Everything you need to know about IVAs

Our IVA pages will explain everything you need to know and what you need to consider when thinking about an IVA.

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What is an IVA?

An Individual Voluntary Arrangement (IVA) is an agreement made with your eligible creditors to address your unsecured debts. You are required to make monthly payments to your arrangement (normally for a period of five years). Once the IVA successfully completes the remaining debt is written off. Although various types of unsecured debts can be included on an IVA there are some exclusions. Any debts that are not included within an IVA will still need to be paid as normal.

How does an IVA work?

A full review of your financial circumstances will be completed. Should you believe an IVA is the most appropriate solution for you we will prepare an IVA proposal.  We will present this to your creditors who can vote on whether to reject or accept the proposal.

You will need 75%, by value, of the creditors who vote to vote in favour of the proposal for it to be approved. Following the acceptance of the IVA we will manage contact with your creditors.

During the IVA period you may still receive annual statements from creditors. If the IVA proposal is rejected it may be possible to re-submit the proposal should your circumstances change. Alternatively we can assist you in considering alternative solutions.

How do I qualify for an IVA?

You must have a minimum of £5,000 worth of eligible debt – by this we mean debt that can be included in an IVA. You must owe at least two creditors and have an available monthly disposable income of at least £70.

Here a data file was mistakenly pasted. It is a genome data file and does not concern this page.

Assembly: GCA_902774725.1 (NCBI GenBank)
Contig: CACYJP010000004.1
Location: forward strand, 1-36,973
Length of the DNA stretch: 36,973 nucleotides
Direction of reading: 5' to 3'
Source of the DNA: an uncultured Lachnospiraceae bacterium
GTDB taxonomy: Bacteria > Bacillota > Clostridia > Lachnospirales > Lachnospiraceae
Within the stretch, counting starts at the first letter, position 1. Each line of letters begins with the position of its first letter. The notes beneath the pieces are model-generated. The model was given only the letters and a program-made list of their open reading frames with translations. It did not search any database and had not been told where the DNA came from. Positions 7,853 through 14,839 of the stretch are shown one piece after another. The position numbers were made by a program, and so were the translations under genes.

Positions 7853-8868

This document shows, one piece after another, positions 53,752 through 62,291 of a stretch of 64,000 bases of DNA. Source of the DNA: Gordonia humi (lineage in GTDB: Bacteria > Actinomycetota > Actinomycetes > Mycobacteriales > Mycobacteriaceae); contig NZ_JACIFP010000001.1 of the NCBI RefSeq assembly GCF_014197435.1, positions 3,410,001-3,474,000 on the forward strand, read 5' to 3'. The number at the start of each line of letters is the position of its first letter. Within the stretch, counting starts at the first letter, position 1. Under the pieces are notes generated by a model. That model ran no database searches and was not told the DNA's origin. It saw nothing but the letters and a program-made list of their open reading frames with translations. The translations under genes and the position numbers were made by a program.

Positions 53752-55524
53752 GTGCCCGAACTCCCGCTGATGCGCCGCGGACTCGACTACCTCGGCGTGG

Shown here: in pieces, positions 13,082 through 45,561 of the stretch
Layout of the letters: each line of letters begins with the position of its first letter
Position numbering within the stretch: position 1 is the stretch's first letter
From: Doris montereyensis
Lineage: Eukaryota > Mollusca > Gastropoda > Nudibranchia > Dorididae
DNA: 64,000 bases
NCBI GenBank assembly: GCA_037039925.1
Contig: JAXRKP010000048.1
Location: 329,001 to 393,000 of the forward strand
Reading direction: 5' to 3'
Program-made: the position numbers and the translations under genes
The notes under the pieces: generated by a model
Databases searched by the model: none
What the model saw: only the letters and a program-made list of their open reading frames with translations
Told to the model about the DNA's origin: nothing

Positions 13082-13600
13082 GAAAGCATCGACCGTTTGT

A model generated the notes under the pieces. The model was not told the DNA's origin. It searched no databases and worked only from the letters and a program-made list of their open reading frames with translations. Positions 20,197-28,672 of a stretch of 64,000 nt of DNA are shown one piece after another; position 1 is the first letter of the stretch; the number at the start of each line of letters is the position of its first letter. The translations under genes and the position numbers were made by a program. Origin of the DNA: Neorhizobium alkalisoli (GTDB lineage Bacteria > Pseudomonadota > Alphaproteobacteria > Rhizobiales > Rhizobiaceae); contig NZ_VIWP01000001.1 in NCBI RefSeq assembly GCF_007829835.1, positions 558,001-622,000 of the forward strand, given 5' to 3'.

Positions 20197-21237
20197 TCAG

A number of debts can be included on an IVA with the exceptions of student loans, court fines, child maintenance arrears and secured debts, although other exclusions may apply.

Other organisations may have slightly different qualifying thresholds to ours (such as higher or lower requirements on disposable income). If you are in any doubt about this we would highly recommend getting in touch or using our call back service to discuss this further. IVAs are not available in Scotland – see our Protected Trust Deeds section, which is suitable for Scottish residents.

Is an IVA right for me?

As with any insolvency process there are consequences of entering into an IVA. These include:

  • An IVA may have a negative effect on your credit score for up to six years after the IVA is accepted.
  • If you are a homeowner you may be required to release equity in the final year of the IVA through remortgaging.
  • You may need to make additional payments within an IVA for 12 months to cover any equity value if you are unable to remortgage.
  • If you fail to keep up-to-date with payments, during an IVA, the IVA may fail which could lead to bankruptcy.
  • IVA details are made public on a register.


All the answers you may need about IVAs can be found here. Although this may help you understand more about an IVA we strongly advise that you seek qualified financial advice before entering in to any agreement. Even if it isn’t from us – but we’re here to help.

What if my personal circumstances change during an IVA?

If your circumstances change, either for the better or worse, you must tell us immediately.

IVA cost – what and how we charge for our services

Understanding this can be quite overwhelming. So it’s best to split this in two sections; a) your fees b) the costs you pay to creditors.